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|Born||Darwen, Lancashire, England|
Margaret Chapman née Duxbury (18 November 1940 – 28 July 2000) was an English illustrator and painter. Born in Darwen, Lancashire, her skill at painting was obvious from an early age and she studied at Liverpool College of Art alongside Stuart Sutcliffe (with whom she competed for 'best painter in class') and John Lennon. Her work was often reproduced as limited edition prints and sold in more than 50 countries.
Her oil and gouache paintings often featured Edwardian street scenes, usually in the north of England and drew favourable comparisons with L. S. Lowry, with whom she was often thought to be a contemporary despite being more than fifty years younger. Chapman's work is often more detailed with many works featuring billboards selling products of the Edwardian Period such as Bovril, Cadbury's confectionary and Oxo. She matched Lowry for prices in the early/mid-1970s, and interest in her work has steadily increased more than a decade after her death.
Well-known works include 'Piccadilly Circus', 'The New Rover' and 'Pretty Polly' with typically busy crowds fascinated with a snake oil salesman or itinerant gas iron seller.
In 1978 she published a book of her paintings called When Steak was a Shilling a Pound, which included her own prose and thoughts on the Edwardian period.
While studying at art college and living at nearby Gambier Terrace, she recalled a young Paul McCartney and George Harrison coming in through an upstairs window via a back fire escape to rehearse with her flatmate John Lennon. She introduced Lennon to J.D. Salinger's novel The Catcher in the Rye while they were students in Liverpool, where she was affectionately called 'Duckie'.
Eileen Margaret Chapman was born on 18 November 1940 at Durham Road, Darwen, Lancashire second child to parents Ethel Duxbury (née Pearson) (1911–1992), a seamstress, and Alan Holt Duxbury (1906–1955), chief accountant for the North West Gas Board. Ethel recalled how the birth was during an air raid over the cotton mill town, and a neighbour suggested she call her daughter 'Sirena' as sirens had been wailing when Margaret was born. She had an older sister, Kathleen Mavis (1938–2004).
The family lived in Darwen for a number of years, where there were many aunts and uncles and Ethel's parents James and Bertha, until Alan Duxbury's accountancy job took them first to Stalybridge and then St Helen's.
Chapman recalled her childhood in an interview on BBC1's Look North (now BBC North West Tonight) in 1977. "It was such a contrast, or seemed to me as a child, to move from the soot-blackened factories and terraced houses of Darwen to the relative luxury of a semi-detached in the suburbs, which is what happened when my father's work took us there. I think those early cotton mill town days and the hard-working folk rushing to work I saw every day made a lasting impression upon me. It wasn't until a long time later that I attempted to capture the spirit of that busy movement and activity in paintings."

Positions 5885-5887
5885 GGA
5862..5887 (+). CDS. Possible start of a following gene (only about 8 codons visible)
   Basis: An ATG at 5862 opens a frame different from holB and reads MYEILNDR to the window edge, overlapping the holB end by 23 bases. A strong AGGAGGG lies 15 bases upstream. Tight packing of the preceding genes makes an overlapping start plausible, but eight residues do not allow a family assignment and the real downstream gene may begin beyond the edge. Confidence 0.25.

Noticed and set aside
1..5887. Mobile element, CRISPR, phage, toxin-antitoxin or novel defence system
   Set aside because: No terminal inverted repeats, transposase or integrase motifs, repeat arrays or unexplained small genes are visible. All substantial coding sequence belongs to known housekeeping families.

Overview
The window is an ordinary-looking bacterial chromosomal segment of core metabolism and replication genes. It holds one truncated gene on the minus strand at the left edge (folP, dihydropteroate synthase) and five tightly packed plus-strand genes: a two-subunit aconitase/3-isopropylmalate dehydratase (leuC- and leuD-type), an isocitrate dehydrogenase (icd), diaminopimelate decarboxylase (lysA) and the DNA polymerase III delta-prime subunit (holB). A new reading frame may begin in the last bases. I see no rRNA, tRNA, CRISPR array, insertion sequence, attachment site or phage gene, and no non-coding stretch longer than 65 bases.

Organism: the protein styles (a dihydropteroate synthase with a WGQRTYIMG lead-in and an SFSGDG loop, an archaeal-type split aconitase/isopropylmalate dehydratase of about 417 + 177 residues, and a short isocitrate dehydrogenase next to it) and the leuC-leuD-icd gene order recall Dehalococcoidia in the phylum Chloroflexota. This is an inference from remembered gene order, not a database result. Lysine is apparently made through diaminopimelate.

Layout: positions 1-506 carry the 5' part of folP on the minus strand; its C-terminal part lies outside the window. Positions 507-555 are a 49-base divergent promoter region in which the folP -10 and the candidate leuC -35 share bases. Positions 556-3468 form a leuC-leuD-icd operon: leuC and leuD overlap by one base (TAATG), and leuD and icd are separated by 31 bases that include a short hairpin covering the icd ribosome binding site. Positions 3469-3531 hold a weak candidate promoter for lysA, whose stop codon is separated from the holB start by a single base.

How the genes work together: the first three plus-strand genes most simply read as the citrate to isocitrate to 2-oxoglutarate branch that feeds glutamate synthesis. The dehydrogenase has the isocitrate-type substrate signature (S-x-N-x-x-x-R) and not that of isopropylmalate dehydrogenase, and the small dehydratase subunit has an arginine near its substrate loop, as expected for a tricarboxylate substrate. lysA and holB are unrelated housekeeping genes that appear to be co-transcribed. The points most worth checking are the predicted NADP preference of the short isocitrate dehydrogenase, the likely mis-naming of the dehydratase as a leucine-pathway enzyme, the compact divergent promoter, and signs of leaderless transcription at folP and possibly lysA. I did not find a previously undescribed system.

Chapman said of her first day at the school: "I was terrified, literally shaking with fear, every girl was bigger than me it seemed and I had no friends at all. I cried in private."
By 1970, after five years of marriage and with three young children, she decided to take up painting seriously again. She was motivated to record something of the local Lancashire townscapes, which were undergoing big changes as a result of town planning.
She was attracted to the lifestyle of an earlier age, particularly the Edwardian period, respecting the strength of character and traditions of ordinary folk from that time, despite their privations. She was meticulous in recording the period accurately in her work, in terms of the figures' clothing, billboards and buildings as these provided the rich content and context for which she became renowned.
Her skill in the medium was soon apparent and easily recognised from its distinctive style, and it wasn't long before her work was noticed as a result of small exhibitions in local libraries in Darwen and Blackburn. This provided the opportunity for her first major exhibition of more than 30 paintings in Manchester. This first exhibition was an opening-night sell-out, which would become a common occurrence at future shows, some of which attended by contemporary artists such as L. S. Lowry and Vladimir Tretchikoff.
By 1974 Chapman was selling for as much as fellow-Lancastrian L. S. Lowry and topping £1,000 per picture. The Guardian newspaper famously headlining a London auction of Northern Artists with "Mrs Chapman Gives Lowry a run for his money". Anything she painted was sold more or less immediately, with clients from all over the world requesting works. As a result, most of her original work was sold before reaching her audience, and consequently she had few exhibitions.
This presented her with an ideal situation, as it allowed her to maintain an orderly family life – with four children under eight by 1973 – and let her paintings and drawings speak for themselves.
She featured regularly on local and national TV, memorably on the BBC's The Succeeders in 1972, a series which also featured Wigan Athletic F. C. owner Dave Whelan, on individuals who were at the height of their profession and likely to be so in the future. Her paintings were also regularly shown in national and international press.
She painted consistently, often prolifically throughout the 1970s. As her style became more well known, she was invited to authorise reproductions of her best known work, to give her countless fans worldwide an opportunity to enjoy her art.
Some of her most famous painting were published as limited editions and some brought together with her original text, in illustrated books When Steak Was A Shilling A Pound and In Great Great Grandmother's Day.
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